“Always be ready to give an explanation to anyone who asks you for a reason for your hope, but do it with gentleness and reverence, keeping your conscience clear.” (1 Peter 3:16)
After the United States and China established full diplomatic relations in 1979, Maryknoll Father Elmer Wurth and I, both Mandarin speakers, moved to Hong Kong to take up liaison work with the Catholic Church in China. In the following years, we were able to visit mainland China many times, but we always thought: Wouldn’t it be nice to live in mainland China, to really experience the life of the ordinary people there?
I finally got my chance in September 1989. I had applied through a recruitment organization to work as an English teacher at the college level for the 1989-90 academic year. I let them choose the school.
As it turned out, I was assigned to a College of Chinese Medicine in the city of Changsha, in Hunan Province. The Chinese students were receptive and eager to learn. Of course, we could not teach religion during class time, but we could answer questions about it outside of class.
One day on campus, outside of the classroom, a student asked me if I believed in a religion. I replied, “Yes, I am a Christian, more specifically, a Catholic Christian.” “Then you believe in God,” he said. “Yes, what do you think of that?” I answered. He said: “Then you are a slave of God, you have to do everything that God tells you to do.”
“No,” I answered, “I don’t think I am a slave of God. I believe that I am a cooperator with God. The Bible says that God created men and women ‘in his own image and likeness (Gen. 1: 27-28).’ And God created the world, so I cooperate with God to make a better world.”
I added: “Maybe you have trouble understanding how a person can come to belief in God. Well, I believe that God gave us a revelation; He told us about Himself. That’s in the Bible. I read the Bible and said to myself: ‘I can accept this; I can believe this.’ That’s faith. Faith is not against reason. One can rationally accept God’s revelation, and come to faith in Him.”
I then asked the student if he believed in anything. He answered, “Yes, I believe in myself.” I replied: “I believe in myself too, but that doesn’t prevent me from believing in God, and working with God.”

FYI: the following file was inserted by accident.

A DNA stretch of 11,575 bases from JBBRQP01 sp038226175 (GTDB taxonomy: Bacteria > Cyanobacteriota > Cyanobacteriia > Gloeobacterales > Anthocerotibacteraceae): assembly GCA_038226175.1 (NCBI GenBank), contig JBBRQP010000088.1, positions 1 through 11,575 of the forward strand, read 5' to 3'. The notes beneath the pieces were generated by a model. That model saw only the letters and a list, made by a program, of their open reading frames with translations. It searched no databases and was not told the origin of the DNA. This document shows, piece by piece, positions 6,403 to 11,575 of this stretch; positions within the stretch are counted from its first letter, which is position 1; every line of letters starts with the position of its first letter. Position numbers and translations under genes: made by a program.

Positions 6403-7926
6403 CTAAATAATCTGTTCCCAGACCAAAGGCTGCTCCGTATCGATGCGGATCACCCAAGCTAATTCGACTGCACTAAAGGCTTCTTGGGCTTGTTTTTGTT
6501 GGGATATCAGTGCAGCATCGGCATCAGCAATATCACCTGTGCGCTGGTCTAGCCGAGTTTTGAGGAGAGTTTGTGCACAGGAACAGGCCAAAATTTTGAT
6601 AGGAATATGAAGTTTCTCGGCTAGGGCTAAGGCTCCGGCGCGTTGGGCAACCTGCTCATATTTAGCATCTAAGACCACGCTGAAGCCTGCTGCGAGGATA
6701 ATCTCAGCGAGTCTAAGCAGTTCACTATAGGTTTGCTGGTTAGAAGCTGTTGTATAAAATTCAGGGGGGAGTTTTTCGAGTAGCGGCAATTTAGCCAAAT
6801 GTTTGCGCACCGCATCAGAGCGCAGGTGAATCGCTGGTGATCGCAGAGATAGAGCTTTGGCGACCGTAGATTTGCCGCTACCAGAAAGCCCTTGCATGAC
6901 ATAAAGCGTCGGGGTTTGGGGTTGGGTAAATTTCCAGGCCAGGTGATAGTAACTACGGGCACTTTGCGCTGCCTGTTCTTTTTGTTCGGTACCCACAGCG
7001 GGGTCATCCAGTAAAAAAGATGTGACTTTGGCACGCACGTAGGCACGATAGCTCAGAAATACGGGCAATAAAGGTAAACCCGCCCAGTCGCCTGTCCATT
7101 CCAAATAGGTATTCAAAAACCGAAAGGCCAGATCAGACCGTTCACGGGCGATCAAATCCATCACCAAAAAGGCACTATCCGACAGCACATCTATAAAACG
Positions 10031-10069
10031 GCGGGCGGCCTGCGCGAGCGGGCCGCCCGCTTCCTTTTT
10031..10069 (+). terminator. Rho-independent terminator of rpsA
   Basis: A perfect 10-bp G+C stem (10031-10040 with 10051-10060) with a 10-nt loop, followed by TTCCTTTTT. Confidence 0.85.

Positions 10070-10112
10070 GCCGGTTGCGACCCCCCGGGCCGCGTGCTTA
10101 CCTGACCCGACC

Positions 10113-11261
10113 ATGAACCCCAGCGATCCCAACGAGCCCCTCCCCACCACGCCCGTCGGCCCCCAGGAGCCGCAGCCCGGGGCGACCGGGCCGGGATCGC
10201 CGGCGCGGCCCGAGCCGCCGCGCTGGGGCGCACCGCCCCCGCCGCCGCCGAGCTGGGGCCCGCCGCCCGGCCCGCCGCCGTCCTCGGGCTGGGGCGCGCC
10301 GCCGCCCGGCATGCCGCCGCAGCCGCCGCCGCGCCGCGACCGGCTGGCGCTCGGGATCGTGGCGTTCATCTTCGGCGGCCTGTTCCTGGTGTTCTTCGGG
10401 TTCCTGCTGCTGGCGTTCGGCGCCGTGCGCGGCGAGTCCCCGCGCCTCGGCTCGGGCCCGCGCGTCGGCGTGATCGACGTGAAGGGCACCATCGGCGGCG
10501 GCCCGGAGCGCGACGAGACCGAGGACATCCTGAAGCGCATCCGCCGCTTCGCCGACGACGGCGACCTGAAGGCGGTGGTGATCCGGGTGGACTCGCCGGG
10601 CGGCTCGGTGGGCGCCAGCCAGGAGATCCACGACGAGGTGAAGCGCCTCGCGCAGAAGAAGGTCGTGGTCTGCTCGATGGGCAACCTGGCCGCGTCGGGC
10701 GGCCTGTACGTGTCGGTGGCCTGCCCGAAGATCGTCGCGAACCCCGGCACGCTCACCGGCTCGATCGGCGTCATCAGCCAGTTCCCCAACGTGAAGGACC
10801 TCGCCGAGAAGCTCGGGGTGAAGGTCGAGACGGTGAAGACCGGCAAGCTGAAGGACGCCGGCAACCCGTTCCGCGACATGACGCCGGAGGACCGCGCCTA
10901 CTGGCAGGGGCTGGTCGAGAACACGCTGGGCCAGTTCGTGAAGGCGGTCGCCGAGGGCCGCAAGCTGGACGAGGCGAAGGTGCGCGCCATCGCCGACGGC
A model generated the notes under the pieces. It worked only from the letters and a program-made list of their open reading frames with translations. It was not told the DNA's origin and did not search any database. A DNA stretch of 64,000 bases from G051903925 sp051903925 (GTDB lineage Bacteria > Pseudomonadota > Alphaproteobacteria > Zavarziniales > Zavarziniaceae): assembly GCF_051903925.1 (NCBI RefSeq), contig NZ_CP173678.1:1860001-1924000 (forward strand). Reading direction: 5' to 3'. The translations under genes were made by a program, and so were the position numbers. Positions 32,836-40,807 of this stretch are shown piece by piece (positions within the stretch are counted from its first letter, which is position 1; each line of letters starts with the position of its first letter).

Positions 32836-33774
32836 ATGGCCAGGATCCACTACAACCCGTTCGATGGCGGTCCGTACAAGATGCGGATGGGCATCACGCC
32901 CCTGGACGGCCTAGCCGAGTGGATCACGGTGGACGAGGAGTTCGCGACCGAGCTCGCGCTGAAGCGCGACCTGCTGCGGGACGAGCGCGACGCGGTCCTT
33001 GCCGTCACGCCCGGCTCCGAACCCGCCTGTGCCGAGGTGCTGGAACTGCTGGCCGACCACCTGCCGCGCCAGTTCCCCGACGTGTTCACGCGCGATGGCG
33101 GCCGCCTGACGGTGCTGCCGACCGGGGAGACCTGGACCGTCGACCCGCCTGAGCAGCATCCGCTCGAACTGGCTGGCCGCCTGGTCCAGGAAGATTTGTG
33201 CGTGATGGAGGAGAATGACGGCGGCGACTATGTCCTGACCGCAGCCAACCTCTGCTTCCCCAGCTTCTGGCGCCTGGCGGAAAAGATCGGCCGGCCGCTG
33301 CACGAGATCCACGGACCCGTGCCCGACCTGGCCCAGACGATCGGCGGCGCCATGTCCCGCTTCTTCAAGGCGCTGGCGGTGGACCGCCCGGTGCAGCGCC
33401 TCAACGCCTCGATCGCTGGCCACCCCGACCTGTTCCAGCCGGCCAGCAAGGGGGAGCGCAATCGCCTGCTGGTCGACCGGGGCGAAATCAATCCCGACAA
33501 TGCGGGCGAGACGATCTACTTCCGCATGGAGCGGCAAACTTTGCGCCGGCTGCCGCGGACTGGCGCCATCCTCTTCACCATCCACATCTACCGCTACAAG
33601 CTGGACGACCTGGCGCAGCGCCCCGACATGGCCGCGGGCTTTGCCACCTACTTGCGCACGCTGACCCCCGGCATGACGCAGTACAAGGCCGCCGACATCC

I don’t know if I convinced my student that it is reasonable to have a religious faith, but at least I was fulfilling the instruction of St. Peter in today’s second reading: “Always be prepared to give an explanation if someone asks you the reason for the hope that is within you.”
As luck would have it, in 1992, I got a second chance “to explain the reason for the hope that was within me” at a summer English-language school for doctors and nurses in Wuhan, Hubei Province.
This six-week summer school was for doctors and nurses who plan to study in the U.S. One day, the class asked me if I could tell them something about the Bible. Right away, I answered that we are not allowed to teach religion in the classroom. However, the students had a good answer. They said: “We have a chance to study in the U.S. and we know that the Bible influences U.S. culture. How will we understand the people if we do not know anything about the Bible?
I replied, “Okay, I will not be teaching religion in class but I will introduce the Bible as a cultural tool, so that you can understand something about the culture of the United States.” I spent the next two hours explaining the Bible, both the Old Testament and the New Testament – the creation story in Genesis and its possible conflict with science (I think I even mentioned the Epic of Gilgamesh). The students were fascinated.
Again, I don’t know what those doctors and nurses thought about Christianity after listening to my lecture, but my feeling is best expressed by the passage in the first reading at Christmas Night Mass: “The people who walked in darkness have seen a great light; upon those who dwelt in the land of gloom a light has shone.” (Isaiah 9:1)
I shared with them “the reason for the hope that was within me.” If we do likewise, our own faith will grow.
Photo: Maryknoll Father Peter Barry (second from left) concelebrates Mass in Hong Kong on the occasion of his 72nd birthday on February 13, 2011, with Maryknoll Father Brian Barrons (left) of Jilin, China, and Fathers Li and Bai (third and fourth on right) of the Diocese of Jilin. Father Barry taught Fathers Li and Bai when they were seminarians. Photo courtesy of Brian Barrons, M.M